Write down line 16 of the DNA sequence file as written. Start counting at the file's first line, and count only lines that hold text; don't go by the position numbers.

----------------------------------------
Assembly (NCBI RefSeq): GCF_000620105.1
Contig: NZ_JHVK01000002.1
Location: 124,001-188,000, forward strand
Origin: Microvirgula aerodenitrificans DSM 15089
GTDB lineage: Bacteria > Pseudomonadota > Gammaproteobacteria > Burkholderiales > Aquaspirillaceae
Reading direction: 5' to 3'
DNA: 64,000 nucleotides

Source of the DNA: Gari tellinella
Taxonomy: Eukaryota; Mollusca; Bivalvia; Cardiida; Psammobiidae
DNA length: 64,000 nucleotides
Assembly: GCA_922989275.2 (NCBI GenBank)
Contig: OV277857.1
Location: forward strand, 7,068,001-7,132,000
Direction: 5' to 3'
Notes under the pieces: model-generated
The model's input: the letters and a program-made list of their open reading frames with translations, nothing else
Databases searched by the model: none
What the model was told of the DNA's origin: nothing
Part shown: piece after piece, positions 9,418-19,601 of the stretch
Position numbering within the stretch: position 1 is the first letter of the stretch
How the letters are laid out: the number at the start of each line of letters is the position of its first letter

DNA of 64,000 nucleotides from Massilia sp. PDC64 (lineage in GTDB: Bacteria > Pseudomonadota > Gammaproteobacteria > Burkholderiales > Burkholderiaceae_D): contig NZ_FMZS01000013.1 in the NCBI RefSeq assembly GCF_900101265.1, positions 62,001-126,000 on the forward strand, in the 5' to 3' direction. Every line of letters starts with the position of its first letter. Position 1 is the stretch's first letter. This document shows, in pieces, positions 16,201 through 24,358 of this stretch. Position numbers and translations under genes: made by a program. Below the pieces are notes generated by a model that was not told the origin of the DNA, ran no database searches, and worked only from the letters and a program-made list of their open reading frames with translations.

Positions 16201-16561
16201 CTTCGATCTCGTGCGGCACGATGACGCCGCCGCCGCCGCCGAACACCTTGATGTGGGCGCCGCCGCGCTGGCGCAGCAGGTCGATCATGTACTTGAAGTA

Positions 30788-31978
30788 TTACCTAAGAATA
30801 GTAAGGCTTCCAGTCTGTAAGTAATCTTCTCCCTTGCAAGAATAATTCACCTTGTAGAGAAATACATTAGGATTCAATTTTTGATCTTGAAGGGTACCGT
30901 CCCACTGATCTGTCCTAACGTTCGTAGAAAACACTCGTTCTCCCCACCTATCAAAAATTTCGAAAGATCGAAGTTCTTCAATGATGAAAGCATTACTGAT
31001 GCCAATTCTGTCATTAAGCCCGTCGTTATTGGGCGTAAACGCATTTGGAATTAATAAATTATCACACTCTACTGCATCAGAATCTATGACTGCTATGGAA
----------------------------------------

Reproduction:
The model's input: the letters and a program-made list of their open reading frames with translations, nothing else